Advanced search
Start date
Betweenand
(Reference retrieved automatically from Web of Science through information on FAPESP grant and its corresponding number as mentioned in the publication by the authors.)

SULF2 overexpression positively regulates tumorigenicity of human prostate cancer cells

Full text
Author(s):
Vicente, Carolina M. [1] ; Lima, Marcelo A. [1, 2] ; Nader, Helena B. [1] ; Toma, Leny [1]
Total Authors: 4
Affiliation:
[1] Univ Fed Sao Paulo, UNIFESP, Dept Bioquim, Disciplina Biol Mol, BR-04044020 Sao Paulo, SP - Brazil
[2] Univ Liverpool, Dept Biochem, Inst Integrat Biol, Liverpool L69 3BX, Merseyside - England
Total Affiliations: 2
Document type: Journal article
Source: JOURNAL OF EXPERIMENTAL & CLINICAL CANCER RESEARCH; v. 34, MAR 14 2015.
Web of Science Citations: 9
Abstract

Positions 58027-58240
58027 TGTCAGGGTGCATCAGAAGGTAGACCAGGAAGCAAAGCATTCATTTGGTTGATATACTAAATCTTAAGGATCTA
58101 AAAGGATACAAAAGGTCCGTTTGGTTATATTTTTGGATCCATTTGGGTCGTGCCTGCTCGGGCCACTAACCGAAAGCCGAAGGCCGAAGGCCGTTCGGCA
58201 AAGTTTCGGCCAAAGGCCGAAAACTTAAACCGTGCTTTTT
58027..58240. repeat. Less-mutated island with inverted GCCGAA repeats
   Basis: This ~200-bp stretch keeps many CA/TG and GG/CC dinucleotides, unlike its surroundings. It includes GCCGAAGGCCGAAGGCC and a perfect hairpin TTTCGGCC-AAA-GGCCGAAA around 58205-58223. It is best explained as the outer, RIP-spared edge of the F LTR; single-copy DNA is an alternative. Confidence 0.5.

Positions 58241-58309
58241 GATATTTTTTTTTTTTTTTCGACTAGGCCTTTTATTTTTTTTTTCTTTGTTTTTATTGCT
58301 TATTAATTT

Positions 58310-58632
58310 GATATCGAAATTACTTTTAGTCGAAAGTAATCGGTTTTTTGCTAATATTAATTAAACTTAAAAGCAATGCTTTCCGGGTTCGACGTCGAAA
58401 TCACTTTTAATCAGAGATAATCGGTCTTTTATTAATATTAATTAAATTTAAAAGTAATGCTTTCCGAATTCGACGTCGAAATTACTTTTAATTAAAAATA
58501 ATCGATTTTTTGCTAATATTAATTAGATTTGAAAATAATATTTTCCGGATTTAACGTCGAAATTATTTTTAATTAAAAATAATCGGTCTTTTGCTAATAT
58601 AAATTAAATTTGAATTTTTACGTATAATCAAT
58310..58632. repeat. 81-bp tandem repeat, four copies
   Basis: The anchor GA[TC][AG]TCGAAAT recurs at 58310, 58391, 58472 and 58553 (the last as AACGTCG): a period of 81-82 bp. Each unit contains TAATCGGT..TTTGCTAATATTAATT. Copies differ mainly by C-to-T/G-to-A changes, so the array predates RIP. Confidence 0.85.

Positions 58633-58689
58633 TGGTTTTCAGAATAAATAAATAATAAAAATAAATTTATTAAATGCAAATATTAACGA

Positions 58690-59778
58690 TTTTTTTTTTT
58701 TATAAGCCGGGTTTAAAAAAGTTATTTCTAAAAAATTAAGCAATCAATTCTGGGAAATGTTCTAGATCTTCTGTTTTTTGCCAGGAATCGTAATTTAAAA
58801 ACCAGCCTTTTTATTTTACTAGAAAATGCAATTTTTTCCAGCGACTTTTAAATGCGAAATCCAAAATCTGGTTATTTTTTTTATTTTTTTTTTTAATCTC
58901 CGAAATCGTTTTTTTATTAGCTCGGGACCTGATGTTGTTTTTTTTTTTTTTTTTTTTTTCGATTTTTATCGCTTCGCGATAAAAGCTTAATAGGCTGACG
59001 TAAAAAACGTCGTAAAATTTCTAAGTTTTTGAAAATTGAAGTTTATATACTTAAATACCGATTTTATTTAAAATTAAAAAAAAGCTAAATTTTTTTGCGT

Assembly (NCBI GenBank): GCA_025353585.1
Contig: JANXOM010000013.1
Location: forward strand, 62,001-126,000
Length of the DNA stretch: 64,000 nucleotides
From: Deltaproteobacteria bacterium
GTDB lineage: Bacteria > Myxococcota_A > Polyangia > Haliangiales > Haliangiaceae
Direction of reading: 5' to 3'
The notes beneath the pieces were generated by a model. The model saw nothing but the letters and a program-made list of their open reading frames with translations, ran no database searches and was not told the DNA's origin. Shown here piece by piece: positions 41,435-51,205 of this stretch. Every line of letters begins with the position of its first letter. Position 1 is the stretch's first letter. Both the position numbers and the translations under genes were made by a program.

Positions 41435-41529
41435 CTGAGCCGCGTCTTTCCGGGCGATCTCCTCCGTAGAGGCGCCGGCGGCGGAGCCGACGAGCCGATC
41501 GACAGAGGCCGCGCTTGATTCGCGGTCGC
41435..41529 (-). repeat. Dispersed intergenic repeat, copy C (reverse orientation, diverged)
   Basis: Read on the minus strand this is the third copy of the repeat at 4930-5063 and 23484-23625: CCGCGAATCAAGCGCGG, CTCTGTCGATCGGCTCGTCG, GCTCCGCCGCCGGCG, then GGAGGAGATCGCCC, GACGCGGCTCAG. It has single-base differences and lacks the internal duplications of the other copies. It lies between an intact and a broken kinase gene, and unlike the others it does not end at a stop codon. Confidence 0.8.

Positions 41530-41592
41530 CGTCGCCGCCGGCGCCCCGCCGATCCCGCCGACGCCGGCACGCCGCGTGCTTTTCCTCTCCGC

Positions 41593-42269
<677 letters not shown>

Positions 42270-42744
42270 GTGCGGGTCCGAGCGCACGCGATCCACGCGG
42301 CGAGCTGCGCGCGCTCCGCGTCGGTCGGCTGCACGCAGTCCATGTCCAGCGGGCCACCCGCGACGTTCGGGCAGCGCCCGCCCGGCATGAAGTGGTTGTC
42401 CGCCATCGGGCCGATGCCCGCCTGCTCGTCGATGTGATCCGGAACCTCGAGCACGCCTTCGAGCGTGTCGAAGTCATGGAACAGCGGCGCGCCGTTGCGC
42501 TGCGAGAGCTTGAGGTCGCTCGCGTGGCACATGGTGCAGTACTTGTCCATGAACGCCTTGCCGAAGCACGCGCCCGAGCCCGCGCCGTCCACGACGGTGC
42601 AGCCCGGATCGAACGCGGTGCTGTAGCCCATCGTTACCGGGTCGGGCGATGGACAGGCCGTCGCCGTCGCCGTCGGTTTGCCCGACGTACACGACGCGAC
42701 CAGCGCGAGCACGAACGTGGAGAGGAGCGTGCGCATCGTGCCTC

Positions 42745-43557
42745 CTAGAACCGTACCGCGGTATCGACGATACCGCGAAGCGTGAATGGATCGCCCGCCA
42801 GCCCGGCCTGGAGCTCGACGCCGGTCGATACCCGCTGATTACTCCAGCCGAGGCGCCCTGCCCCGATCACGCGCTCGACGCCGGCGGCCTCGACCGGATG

Background: SULF2 is a 6-O-endosulfatase which removes 6-O sulfate residues from N-glucosamine present on heparan sulfate (HS). The sulfation pattern of HS influences signaling events mediated by heparan sulfate proteoglycans (HSPGs) located on cell surface, which are critical for the interactions with growth factors and their receptors. Alterations in SULF2 expression have been identified in the context of several cancer types but its function in cancer is still unclear where the precise molecular mechanism involved has not been fully deciphered. To further investigate SULF2 role in tumorigenesis, we overexpressed such gene in prostate cancer cell lines. Methods: The normal prostate epithelial cell line RWPE-1 and the prostate cancer cells DU-145, and PC3 were transfected with SULF2-expressing plasmid pcDNA3.1/Myc-His(-)-Hsulf-2. Transfected cells were then submitted to viability, migration and colony formation assays. Results: Transfection of DU-145 and PC3 prostate cancer cells with SULF2 resulted in increased viability, which did not occur with normal prostate cells. The effect was reverted by the knockdown of SULF2 using specific siRNAs. Furthermore, forced expression of SULF2 augmented cell migration and colony formation in both prostate cell lines. Detailed structural analysis of HS from cells overexpressing SULF2 showed a reduction of the trisulfated disaccharide UA(2S)-GlcNS(6S). There was an increase in epithelial-mesenchymal transition markers and an increase in WNT signaling pathway. Conclusions: These results indicate that SULF2 have a pro-tumorigenic effect in DU-145 and PC3 cancer cells, suggesting an important role of this enzyme in prostatic cancer metastasis. (AU)